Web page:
U.S. President Barack Obama delivered his final major speech dedicated to his national security record, both at home and abroad over the last eight years.
President Obama also highlighted how his administration has approached the threat of terrorism and how he believes the nation can pursue a successful and sustainable counter terrorism policy in the years to come.
From the wars in Iraq and Afghanistan, to the emergence of ISIL, to the importance of diplomacy and global development, President Obama outlined the actions that he took as commander-in-chief and the lessons that could be drawn from this approach.
Obama said the most solemn responsibility for any U.S. President is keeping the American people safe. "In carrying out that duty, I have sent men and women into harm's way. I've visited troops around the globe. I have met our wounded warriors, and I've grieved with Gold Star families. I know better than most that it is because of your service and your sacrifice that we have been able, during these eight years, to protect our homeland, to strike crippling blows against terrorist networks, and fortify our friends and our allies," he said.
Reflecting on the efforts and initiatives of the last eight years, President Obama remarked, "I came to this office with a set of core convictions that have guided me as commander-in-chief. I believe that the United States military can achieve any mission and that we are, and must remain the strongest fighting force the world has ever known. I believe that we must never hesitate to act when necessary, including unilaterally when necessary, against any imminent threats to our people."
However, he insisted that it was unwise and unsustainable to ask the military to build nations on the other side of the world, or resolve their internal conflicts, particularly in places where our forces have become a magnet for terrorists and insurgencies.
"Instead, it has been my conviction that even as we focus relentlessly on dismantling terrorist networks like al Qaeda and ISIL, we should ask allies to do their share in the fight, and we should strengthen local partners who can provide lasting security," he said.
Obama said these convictions guided the policies that his administration has pursued both in Iraq and Afghanistan.
The President said that when he took office, the United States was focused overwhelmingly on Iraq, where nearly 150,000 American troops had spent years fighting an insurgency and helping to build a democratic government.
Asserting that Al Qaeda had meanwhile regrouped in the border region of Afghanistan and Pakistan, and was actively planning attacks against our homeland, Obama said that they brought nearly 150,000 troops back to the U.S. from Iraq, consistent with the Status of Forces Agreement negotiated by the previous administration.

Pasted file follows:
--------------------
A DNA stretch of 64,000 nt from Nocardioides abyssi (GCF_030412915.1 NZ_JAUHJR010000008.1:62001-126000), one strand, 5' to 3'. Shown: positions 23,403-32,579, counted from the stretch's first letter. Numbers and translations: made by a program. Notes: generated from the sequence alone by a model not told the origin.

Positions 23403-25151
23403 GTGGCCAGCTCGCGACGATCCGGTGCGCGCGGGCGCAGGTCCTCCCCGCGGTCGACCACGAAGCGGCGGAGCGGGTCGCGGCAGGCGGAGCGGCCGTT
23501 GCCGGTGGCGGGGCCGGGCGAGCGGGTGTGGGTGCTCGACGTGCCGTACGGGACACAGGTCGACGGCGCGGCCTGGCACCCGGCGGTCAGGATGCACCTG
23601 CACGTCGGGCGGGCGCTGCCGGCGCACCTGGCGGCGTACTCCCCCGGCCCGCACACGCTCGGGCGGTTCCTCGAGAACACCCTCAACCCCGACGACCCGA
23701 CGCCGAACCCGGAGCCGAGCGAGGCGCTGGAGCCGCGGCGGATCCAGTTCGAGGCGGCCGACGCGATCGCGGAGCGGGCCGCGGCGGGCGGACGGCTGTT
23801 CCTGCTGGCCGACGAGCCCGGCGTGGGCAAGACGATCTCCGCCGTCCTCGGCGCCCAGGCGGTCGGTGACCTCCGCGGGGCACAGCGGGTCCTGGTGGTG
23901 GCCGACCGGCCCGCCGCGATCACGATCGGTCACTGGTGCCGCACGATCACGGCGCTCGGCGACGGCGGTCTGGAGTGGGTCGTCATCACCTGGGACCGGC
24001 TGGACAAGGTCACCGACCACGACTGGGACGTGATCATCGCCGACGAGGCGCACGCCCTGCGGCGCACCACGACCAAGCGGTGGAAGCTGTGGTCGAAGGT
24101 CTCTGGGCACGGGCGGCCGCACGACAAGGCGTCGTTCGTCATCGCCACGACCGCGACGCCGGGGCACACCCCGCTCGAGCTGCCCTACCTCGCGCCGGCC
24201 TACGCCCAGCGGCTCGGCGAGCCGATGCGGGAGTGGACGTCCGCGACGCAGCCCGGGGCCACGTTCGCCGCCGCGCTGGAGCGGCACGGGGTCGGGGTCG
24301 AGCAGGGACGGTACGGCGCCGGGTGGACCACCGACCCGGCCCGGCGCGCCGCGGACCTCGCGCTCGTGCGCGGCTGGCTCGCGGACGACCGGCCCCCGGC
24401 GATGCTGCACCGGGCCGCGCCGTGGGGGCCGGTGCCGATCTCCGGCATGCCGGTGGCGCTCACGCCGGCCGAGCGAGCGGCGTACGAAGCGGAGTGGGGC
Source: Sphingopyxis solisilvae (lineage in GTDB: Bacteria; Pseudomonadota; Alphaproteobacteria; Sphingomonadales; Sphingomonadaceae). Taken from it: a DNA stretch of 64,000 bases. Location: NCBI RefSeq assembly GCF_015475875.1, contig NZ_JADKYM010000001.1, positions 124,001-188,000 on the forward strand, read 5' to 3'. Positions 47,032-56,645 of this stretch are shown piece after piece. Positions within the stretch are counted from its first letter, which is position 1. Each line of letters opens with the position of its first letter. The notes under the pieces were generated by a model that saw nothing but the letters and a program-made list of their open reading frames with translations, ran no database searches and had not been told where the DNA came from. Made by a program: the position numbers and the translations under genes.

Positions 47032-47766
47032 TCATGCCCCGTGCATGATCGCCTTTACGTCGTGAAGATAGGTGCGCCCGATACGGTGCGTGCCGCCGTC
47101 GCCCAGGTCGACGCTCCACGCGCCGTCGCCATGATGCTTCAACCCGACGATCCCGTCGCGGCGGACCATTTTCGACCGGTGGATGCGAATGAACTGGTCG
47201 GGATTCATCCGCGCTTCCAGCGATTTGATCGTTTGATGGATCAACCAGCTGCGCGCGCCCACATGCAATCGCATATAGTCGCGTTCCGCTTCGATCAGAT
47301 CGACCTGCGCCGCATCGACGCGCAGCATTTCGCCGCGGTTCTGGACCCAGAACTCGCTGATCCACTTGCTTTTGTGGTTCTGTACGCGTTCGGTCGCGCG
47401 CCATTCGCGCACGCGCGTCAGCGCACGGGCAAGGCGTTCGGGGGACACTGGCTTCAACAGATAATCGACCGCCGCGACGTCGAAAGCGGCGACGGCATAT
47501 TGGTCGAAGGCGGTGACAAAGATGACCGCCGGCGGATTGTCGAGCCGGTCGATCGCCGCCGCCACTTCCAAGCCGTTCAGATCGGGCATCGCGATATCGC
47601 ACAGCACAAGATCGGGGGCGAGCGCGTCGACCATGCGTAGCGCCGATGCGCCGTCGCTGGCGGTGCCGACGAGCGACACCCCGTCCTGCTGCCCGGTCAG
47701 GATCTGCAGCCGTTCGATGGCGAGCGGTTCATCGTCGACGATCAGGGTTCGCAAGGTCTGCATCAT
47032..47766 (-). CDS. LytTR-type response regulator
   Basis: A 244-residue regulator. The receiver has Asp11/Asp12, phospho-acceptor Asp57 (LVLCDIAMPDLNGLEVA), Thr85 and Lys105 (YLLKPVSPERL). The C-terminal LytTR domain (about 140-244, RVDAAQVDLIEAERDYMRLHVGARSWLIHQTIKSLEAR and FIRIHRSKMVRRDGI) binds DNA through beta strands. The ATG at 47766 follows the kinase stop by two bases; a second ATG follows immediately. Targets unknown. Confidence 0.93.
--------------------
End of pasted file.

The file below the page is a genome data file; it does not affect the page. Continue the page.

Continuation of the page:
"We surged our efforts along with our allies in Afghanistan, which allowed us to focus on dismantling al Qaeda and give the Afghan government the opportunity to succeed," Obama said.
"And this focus on Al Qaeda, the most dangerous threat to the United States at the time has paid dividends and today, by any measure, core Al Qaeda? that hit us on 9/11?is a shadow of its former self, he added.
Obama said that plots directed from within Afghanistan and Pakistan has been consistently disrupted, their leadership has been decimated and dozens of terrorist leaders including Osama bin Laden are dead.
He said they have built a counter terrorism capability that can sustain this pressure against any terrorist network in South Asia that might threaten the United States of America and this was because of the work of "our outstanding service members".
"Moreover, that early decision to strengthen our efforts in Afghanistan allowed us to build the capacity of Afghans to secure and defend their own country. So today, there are less than 10,000 American troops in Afghanistan. Instead of being in the lead against the Taliban, Americans are now supporting 320,000 Afghan security forces who are defending their communities and supporting our counter terrorism efforts," Obama said.
Obama said that they took the fight to ISIL in both Iraq and Syria, not with the American battalions but with local forces backed by our equipment and advisors and importantly, our Special Forces.
"In that campaign, we have now hit ISIL with over 16,000 airstrikes. We have equipped and trained tens of thousands of partners on the ground. And today, the results are clear: ISIL has lost more than half of its territory. ISIL has lost control of major population centers. Its morale is plummeting. Its recruitment is drying up. Its commanders and external plotters are being taken out, and local populations are turning against it," he said.
Obama stated that the United States of America is not a country which imposes religious tests as a price for freedom and it's a country that was founded so that people could practice their faiths as they choose.
"The United States of America is not a place where some citizens have to withstand greater scrutiny, or carry a special ID card, or prove that they're not an enemy from within. We're a country that has bled and struggled and sacrificed against that kind of discrimination and arbitrary rule, here in our own country and around the world," he said.
The president stated that United States is a nation which believes freedom can never be taken for granted and that each American has a responsibility to sustain it.
Obama said the nation is best defined by hope and not fear.
"It has been the greatest honor of my life to serve as your commander-in-chief. I thank you for all for what you've done, and all that you will do in the future. May God bless you. May God bless our troops, and may God bless the United States of America, he said.